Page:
Princeton Arts Council 2010

In fall of 2010, Solar Tree Foundation is pleased to partner with the Arts Council of Princeton and John Witherspoon Middle School on the Solar Tree Project. This is an exciting way to introduce environmental education to the next generation, building from our past experience in California.

To donate to the Solar Tree Project follow this link to the Arts Council of  Princeton and select the Solar Tree Project from the scroll down menu.

Or, mail donations to:
Solar Tree Project
Jeff Nathanson
Executive Director
Arts Council of Princeton
102 Witherspoon Street
Princeton, NJ 08542

For more information, contact the:

Solar Tree Foundation

The Solar Dream founded over the internet in 2008


North Hillsborough Elementary School’s Enrichment Program and The Bridge School invited pioneering solar kinetic sculptor Rein Triefeldt to visit, lecture and construct a solar tree maquette, with members of the Solar Tree Club on Earth Day 2008.
The resulting project has never been done anywhere in the world — a 25’ grid connected, energy producing Solar Tree.

Triefeldt says he was approached by Angela Ping-Ong, a math and science teacher from N. Hillsborough Elementary School, who told him she wanted to include the principles of kinetic sculpture in her curriculum. The ensuing project has drawn her students into all aspects of the creative process while giving them an understanding of basic concepts of solar energy and a vision of a sustainable energy future.
Since January, the children and Rein visited, via a series of weekly lunchtime Internet videoconferences (iChat’s), on the classroom’s state of the art internet connected smart boards.

The students became so inspired by the Solar Tree Project that they formed the Solar Tree Club to help raise money to fund the project.  They have made posters and designed T-shirts. The student group seeks to bring beauty as well as solar electricity to public spaces by integrating science, nature, technology, education and art on their campus.

During Earth Week, Triefeldt visited every class at N. Hillsborough, K thru grades 5, with a special visit to the students of The Bridge School, Neil Young’s educational and research institute for the specially-abled that shares the Hillsborough campus. Rein Triefeldt shared with the students his experiences as an artist and solar sculptor. His Quark Park “Stellarator” project, at Princeton University, became a favorite with the students.

Joining the Solar Tree Project is Albert Urrutia of Santos & Urrutia Structural Engineers of San Francisco and Applied PV of Hopewell, NJ to engineer a grid connected power-producing Solar Tree sculpture. Triefeldt and the founders of Applied PV, Jeff Szczepanski and Rob Lyndall, already have teamed up on several projects, including the “Solar Butterfly,” “The Orbiter” and the “Stellarator.”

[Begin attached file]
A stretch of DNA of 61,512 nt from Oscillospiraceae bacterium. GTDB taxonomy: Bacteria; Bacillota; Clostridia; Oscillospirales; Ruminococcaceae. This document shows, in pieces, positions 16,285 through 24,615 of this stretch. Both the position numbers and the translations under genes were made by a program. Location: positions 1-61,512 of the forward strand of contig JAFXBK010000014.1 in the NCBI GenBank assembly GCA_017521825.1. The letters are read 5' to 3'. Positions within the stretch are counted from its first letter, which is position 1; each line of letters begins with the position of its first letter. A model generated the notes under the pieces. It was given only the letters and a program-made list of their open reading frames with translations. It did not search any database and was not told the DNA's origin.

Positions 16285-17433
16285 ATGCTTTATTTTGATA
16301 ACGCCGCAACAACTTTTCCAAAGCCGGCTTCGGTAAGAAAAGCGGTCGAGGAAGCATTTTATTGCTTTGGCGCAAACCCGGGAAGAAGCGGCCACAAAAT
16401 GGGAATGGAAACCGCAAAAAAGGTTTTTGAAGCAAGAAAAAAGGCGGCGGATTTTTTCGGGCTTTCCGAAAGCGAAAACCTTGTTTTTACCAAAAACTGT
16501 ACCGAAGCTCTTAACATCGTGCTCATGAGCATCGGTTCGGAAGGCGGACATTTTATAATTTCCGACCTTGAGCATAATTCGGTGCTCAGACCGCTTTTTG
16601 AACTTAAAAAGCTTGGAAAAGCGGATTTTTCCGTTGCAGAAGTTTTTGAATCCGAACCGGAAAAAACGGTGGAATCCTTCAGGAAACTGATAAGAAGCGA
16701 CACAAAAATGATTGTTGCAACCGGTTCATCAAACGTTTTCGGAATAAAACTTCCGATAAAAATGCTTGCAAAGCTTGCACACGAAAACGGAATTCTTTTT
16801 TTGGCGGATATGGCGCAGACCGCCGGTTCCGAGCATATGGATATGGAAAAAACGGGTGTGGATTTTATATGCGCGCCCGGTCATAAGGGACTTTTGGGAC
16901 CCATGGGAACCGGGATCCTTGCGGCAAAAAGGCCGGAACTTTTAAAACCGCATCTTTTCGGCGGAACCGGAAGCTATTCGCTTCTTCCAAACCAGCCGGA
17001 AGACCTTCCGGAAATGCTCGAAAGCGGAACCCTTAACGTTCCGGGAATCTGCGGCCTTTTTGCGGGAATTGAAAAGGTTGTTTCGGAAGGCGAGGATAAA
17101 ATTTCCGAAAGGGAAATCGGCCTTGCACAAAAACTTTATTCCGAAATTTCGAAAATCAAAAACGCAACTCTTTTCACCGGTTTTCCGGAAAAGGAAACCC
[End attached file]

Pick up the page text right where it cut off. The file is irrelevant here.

The Solar Tree Project combines Triefeldt's cutting edge art and Applied PV’s and Santos & Urrutia’s know-how with Angela Ping-Ong’s teaching experience and a class of enthusiastic schoolchildren in the San Francisco Bay area.

Organizations in Burlingame, CA, Miami Beach, FL, Mexico and as far away as China are pursuing similar Solar Tree projects with Triefeldt for their communities. The goal in each case is to build a one-of-a-kind, monumental Solar Tree, hand-made with advanced materials and technology. Triefeldt says the first Solar Tree is being modeled after a California Oak and may be as tall as 40 feet.

The kinetic sculptures of Rein Triefeldt, believed to have been the first artist to use solar panels to put his works into motion, have been exhibited worldwide.

In the future, Triefeldt hopes to establish an international forum at, where one could go to exchange concepts, dreams and Solar Tree experiences.

If you are interested in supporting The Solar Tree Project or having a solar tree in your community, please contact: Rein Triefeldt at and you can view his work at

This Solar Tree will help living trees by reducing acid rain!l

Calculate the energy output of the Solar Tree using 200 watt panels
Watts = Power
Energy = Power x Time
California has approximately 5 to 5.5 peak sun hours per day.

200 watts x 5 peak sun hours = 1,000 watt hours per day (note that if storing Solar Tree energy in batteries, you will need to subtract 35% of that total, running it w/out batteries, grid-connected, you will need to subtract 20%).

Multiply that total by the number of panels you are using in the Solar Tree you will have your total energy output for the entire system for a day.

1,000 watt hours x 20 panels = 20,000 watt hours per day (20 kWh).

Example: For a clock radio alarm clock that operates at 2 watt hours, your equation would look like this - 20,000 watt hours per day / 2 = 10,000 clocks can be run from your Solar Tree in a day.
For a full year, multiply by 365 and the Solar Tree would produce about 7,300 kWh annually.

What can be done with 7,300 kWh of energy?

•        Re-charge 2,500 iPhone’s and iPod’s every day for a year
•        Run 100 Xbox 360’s for two hours a day
•        Power the average American home for 8 months or a European for 16 months

If you would like to find out how many items you can run off a Solar Tree per day you will need to know the watt hours it would take to run that item.
If grid connected, the Solar Tree will annually displace:

•        10,000 pounds of carbon dioxide (CO2), a greenhouse gas
•        18 pounds of sulfur dioxide (SO2), which produces acid rain
•        5 pounds of nitrogen dioxide (NO2), which also produces acid rain

N. Hillsborough Elementary Solar Tree

•        size: 30’ x 26’ x 24’
•        material: stainless steel
•        weight: 10,000 lbs.         

Solar Trees saving real trees — that's just too cool!

  Bay Area
Earth Day '08
Solar Tree
v. 1
Rein working
in studio
Solar Tree
v. 1
  Bay Area
Earth Day '08
  Bay Area
Earth Day '08
Rob & Jeff
at APV
  Bay Area
Earth Day '08
in Solar